Friday, December 21, 2007

December 21, 2007 question

Believe it or not, the last ex-Beatle big hit was "I Got My Mind Set On You" by George Harrison. It's been so long that only Heidi remembered . . . and Jessie, calling it "the Money song" which is good enough this close to Christmas.

See, this is that time of year when Santa expands his "Good" list just to up his quantity for lower production costs. It's the same thing with trivia. If we go through a right-answer dry spell, it starts costing me a lot more per correct response, and I really need a higher conversion rate to justify the continuation of this here trivia game. Sorry to reveal the business side of trivia, but if we have to make some cutbacks in 2008, it's best that you're prepared with a little foundational knowledge.

What the heck are you talking about, Adam? Oh, right . . . thanks, internal voice. On to trivial matters. Here's today's question:

Who is Roger Clemens' lawyer?

A) Rusty Harden
B) Rocky Rhodes
C) Dusty Stifle
D) Eugene Stone
E) Buster Yucks

Thursday, December 20, 2007

December 20, 2007 question

Clement Moore or Henry Livingston Jr.? That's another question surrounding our last trivia subject, " 'Twas the Night Before Christmas," or as it was originally titled, "An Account of a Visit from St. Nicholas." No one got it quite right, but Pat was closest.

I had forgotten the hubbub from seven years back when Don Foster, an expert on authorial attribution, claimed that there was no way that Clement Moore wrote the poem. He was a stern, unimaginative, stick-in-the-mud Bible professor who would never have written the poem and probably never could have.

I love a good Christmas controversy. Here's a yet-again unrelated bit of trivia for you:

What was the last song performed by an ex-Beatle to top the Billboard pop chart?

Tuesday, December 18, 2007

December 18, 2007 question

Here was the inaugural class of the Songwriter Hall of Fame:

Ahlert, Fred; Ball, Ernest; Bates, Katharine Lee; Berlin, Irving; Billings, William; Bland, James; Brockman, James; Brown, Lew; Brown, Nacio Herb; Bryan, Alfred; Burke, Joe; Burke, Johnny; Caldwell, Anne; Carroll, Harry; Clare, Sidney; Cohan, George M.; Conrad, Con; Coslow, Sam; Danks, Hart P.; De Koven, Reginald; De Rose, Peter; De Sylva, B.G. (Buddy); Dixon, Mort; Donaldson, Walter; Dresser, Paul; Dreyer, Dave; Dubin, Al; Duke, Vernon; Edwards, Gus (The Star Maker); Egan, Raymond B.; Emmett, Daniel Decatur; Fiorito, Ted; Fisher, Fred; Foster, Stephen; Gershwin, George; Gilbert, L. Wolfe; Gilmore, Patrick S.; Gordon, Mack; Grofe, Ferde; Guthrie, Woody; Hammerstein II, Oscar; Handy, W.C. (Father of the Blues); Hanley, James F.; Harbach, Otto; Harris, Charles K.; Hart, Lorenz (Larry); Henderson, Ray; Herbert, Victor; Hill, Billy; Howard, Joe; Howe, Julia Ward; Jacobs Bond, Carrie; Johnson, Howard; Johnson, James P.; Johnson, James W.; Johnston, Arthur; Jones, Isham; Joplin, Scott (King of Ragtime); Kahal, Irving; Kahn, Gus; Kalmar, Bert; Kern, Jerome; Key, Francis Scott; Ledbetter, Huddie (Leadbelly); Lewis, Sam; Loesser, Frank; MacDonald, Ballard; Madden, Edward; McCarthy, Joseph; McHugh, Jimmy; Meyer, George W.; Monaco, Jimmy; Moret, Neil; Morse, Theodore; Muir, Lewis F.; Nevin, Ethelbert; Norworth, Jack; Olcott, Chauncey; Payne, John Howard; Pierpont, J.S.; Pollack, Lew; Porter, Cole; Rainger, Ralph; Revel, Harry; Rexford, Eben E.; Rodgers, Jimmie (Father of Country Music); Rodgers, Richard; Romberg, Sigmund; Root, George F.; Rose, Billy; Rose, Vincent; Ruby, Harry; Russell, Bob; Schwartz, Jean; Smith, Harry B.; Smith, Samuel Francis; Snyder, Ted; Sousa, John Phillip; Sterling, Andrew B.; Tierney, Harry A.; Tobias, Charles; Turk, Roy; Van Alstyne, Egbert; Von Tilzer, Albert; Von Tilzer, Harry; Waller, Thomas ("Fats"); Ward, Samuel A.; Weill, Kurt; Wenrich, Percy; Whiting, Richard; Williams, Clarence; Williams, Hank; Williams, Spencer; Winner, Septimus (Sep); Woods, Harry M.; Work, Henry C.; Wrubel, Allie; Youmans, Vincent; Young, Joe; Young, Rida Johnson; Young, Victor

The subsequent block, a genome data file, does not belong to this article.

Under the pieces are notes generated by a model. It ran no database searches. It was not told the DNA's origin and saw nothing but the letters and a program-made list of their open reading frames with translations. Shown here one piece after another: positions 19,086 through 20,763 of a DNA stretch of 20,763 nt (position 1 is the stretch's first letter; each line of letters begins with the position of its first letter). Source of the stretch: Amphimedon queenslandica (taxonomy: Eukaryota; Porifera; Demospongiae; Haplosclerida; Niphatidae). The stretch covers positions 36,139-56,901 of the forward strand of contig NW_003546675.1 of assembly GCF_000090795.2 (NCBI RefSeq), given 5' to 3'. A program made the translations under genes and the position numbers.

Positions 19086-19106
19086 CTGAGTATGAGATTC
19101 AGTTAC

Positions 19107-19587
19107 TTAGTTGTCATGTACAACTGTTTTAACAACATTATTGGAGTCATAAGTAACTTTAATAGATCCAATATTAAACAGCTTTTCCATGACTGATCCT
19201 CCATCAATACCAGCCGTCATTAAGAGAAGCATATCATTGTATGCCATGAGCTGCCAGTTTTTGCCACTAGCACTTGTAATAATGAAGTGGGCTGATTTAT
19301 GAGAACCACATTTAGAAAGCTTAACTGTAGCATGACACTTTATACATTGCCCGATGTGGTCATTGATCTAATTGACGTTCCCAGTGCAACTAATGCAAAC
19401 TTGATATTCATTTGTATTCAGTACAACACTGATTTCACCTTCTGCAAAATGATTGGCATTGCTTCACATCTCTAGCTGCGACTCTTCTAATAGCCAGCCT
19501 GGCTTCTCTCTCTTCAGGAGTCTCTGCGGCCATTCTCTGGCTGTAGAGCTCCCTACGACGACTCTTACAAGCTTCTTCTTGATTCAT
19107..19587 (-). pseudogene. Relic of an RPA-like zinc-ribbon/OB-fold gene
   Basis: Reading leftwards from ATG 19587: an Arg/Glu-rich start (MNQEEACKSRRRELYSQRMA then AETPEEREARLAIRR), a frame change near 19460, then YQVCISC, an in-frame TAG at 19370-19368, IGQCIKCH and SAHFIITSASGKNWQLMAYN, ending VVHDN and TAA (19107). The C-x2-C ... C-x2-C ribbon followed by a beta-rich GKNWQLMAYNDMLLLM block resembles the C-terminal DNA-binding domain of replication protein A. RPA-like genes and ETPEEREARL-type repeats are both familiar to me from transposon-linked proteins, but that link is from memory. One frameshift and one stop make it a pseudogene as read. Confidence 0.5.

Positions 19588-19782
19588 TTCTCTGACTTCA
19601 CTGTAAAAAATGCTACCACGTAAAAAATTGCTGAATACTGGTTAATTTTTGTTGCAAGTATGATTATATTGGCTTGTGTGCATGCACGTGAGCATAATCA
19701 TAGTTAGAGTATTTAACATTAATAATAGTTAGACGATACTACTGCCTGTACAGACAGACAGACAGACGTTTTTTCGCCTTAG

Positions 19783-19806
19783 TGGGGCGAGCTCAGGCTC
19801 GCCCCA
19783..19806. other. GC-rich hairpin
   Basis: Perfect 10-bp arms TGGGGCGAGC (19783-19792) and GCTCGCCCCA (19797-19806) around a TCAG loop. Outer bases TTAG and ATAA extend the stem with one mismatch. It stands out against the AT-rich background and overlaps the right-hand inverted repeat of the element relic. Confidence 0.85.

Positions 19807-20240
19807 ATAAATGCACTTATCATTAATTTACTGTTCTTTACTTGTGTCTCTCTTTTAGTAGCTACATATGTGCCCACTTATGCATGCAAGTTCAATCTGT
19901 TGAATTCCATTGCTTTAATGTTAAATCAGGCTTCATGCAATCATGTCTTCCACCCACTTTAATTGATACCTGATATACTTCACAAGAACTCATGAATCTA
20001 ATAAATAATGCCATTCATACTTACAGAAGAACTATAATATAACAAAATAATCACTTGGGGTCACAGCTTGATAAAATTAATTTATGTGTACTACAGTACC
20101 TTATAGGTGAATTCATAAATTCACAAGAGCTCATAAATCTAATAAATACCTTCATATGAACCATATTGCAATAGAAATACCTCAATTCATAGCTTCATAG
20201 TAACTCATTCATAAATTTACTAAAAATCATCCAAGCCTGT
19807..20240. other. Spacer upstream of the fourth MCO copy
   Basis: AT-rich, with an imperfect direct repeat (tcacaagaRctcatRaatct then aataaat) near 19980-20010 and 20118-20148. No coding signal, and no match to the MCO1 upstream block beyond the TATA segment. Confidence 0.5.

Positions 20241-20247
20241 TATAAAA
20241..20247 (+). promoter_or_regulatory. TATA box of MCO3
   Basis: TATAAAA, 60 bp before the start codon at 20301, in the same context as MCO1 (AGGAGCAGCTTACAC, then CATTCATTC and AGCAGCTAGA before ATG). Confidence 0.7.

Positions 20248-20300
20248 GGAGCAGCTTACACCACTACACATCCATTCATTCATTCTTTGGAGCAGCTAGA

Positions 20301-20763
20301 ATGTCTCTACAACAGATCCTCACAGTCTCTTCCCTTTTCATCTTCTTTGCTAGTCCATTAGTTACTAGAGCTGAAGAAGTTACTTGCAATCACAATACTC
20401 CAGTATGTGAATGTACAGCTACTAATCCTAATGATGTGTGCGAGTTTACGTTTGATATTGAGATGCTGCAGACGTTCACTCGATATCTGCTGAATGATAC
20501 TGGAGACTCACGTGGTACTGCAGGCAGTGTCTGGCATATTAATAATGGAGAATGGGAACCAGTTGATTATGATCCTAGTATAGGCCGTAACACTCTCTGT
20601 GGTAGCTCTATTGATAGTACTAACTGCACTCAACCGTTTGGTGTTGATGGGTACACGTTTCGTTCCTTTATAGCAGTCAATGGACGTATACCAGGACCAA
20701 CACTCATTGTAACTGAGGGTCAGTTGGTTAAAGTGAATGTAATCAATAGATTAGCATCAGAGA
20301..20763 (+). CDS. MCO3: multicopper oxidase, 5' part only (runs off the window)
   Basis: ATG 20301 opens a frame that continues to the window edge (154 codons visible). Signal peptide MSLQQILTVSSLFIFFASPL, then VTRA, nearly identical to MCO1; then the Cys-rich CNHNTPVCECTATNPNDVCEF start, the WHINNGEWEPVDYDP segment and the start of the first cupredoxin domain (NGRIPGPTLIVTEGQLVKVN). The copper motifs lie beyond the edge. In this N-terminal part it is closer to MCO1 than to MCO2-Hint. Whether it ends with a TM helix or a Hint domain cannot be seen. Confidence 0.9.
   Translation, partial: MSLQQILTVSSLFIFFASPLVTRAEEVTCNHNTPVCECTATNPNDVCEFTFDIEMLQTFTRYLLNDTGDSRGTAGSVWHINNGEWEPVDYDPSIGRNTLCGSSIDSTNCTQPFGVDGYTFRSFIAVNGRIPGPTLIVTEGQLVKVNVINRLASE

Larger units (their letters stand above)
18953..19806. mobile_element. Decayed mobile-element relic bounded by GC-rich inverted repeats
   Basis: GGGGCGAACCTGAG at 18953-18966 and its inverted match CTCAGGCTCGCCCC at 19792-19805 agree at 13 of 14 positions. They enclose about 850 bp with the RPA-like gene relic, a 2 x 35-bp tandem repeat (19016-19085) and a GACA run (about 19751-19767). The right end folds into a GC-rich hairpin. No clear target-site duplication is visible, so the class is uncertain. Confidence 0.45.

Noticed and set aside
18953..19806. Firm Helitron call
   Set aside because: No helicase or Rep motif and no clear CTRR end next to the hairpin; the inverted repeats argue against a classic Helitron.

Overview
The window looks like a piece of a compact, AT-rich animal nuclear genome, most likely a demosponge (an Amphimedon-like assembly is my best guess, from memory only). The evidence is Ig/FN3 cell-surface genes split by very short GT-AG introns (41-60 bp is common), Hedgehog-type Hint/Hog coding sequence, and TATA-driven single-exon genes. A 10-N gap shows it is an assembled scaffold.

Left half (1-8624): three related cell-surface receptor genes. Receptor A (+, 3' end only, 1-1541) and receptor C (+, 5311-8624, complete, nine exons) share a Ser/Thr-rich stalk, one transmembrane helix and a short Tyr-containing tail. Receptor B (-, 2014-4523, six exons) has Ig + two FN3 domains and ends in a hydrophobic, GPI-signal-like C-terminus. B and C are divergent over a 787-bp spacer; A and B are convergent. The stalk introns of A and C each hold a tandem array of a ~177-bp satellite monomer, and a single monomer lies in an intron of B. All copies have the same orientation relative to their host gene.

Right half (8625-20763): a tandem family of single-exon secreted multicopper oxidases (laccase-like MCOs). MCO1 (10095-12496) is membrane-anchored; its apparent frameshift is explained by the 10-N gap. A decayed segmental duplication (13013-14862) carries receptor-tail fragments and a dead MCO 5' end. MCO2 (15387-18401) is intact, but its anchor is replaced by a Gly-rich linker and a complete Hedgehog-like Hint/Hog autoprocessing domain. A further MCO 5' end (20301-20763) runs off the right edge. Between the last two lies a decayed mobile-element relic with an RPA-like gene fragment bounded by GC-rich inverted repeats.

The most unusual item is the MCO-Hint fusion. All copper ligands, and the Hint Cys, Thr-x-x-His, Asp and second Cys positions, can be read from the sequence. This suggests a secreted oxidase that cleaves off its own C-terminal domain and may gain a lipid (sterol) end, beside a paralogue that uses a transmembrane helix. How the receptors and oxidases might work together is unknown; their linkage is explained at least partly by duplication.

And here's who knew: Reg, Micaela, Gene, and Charles. They didn't know all of them. But they each got one. Now here's a Christmas question that I'm regifting, because I'm sure it's been asked many times, many ways:


What is the original title of the Clement Clarke Moore poem commonly referred to as " 'Twas the Night Before Christmas"?




When was it written?

Monday, December 17, 2007

December 17, 2007 question

How did I not give you the answer yet? It's unfathomable, especially if you're new at fathoming. If you can remember back to Thursday when we last plumbed the depths of trivia, I had asked you what kingdom was founded on Christmas of 1000. The answer was Hungary. Nobody knew that. But you know what? That's okay. It's Christmas time. Were it not Christmas time, it would still be okay.

What's not okay? Performance enhancing drugs. I'm thinking about adding a rule to the trivia bylaws. Baseball and the rest of the sporting world has inspired me. I'm going to hire an impartial investigator (me . . . but just the part of me that is impartial) to look into allegations of rampant trivia cheating. I will question some of you, I won't expect a response from any of you, and then I'll make a final conclusion that affects all of you.

Gag. I think the thing that bothers me most about the state of baseball is the attitude of the press, particularly the voters for the Baseball Hall of Fame. Many of them (and enough of them to matter) refuse to cast a Hall of Fame vote for anyone mentioned in the Mitchell report. They compare this scandal to the Black Sox scandal of 1919. But you know what the biggest difference between the scandals is? The fixed World Series story broke because of a newspaper article alleging the fix. The steroid scandal story broke because Jose Canseco published a book.

Don't you point the fingers, baseball writers of America. On the whole, you stink at your job, you fell asleep on the job, and electing members to the Hall of Fame should no longer be your job.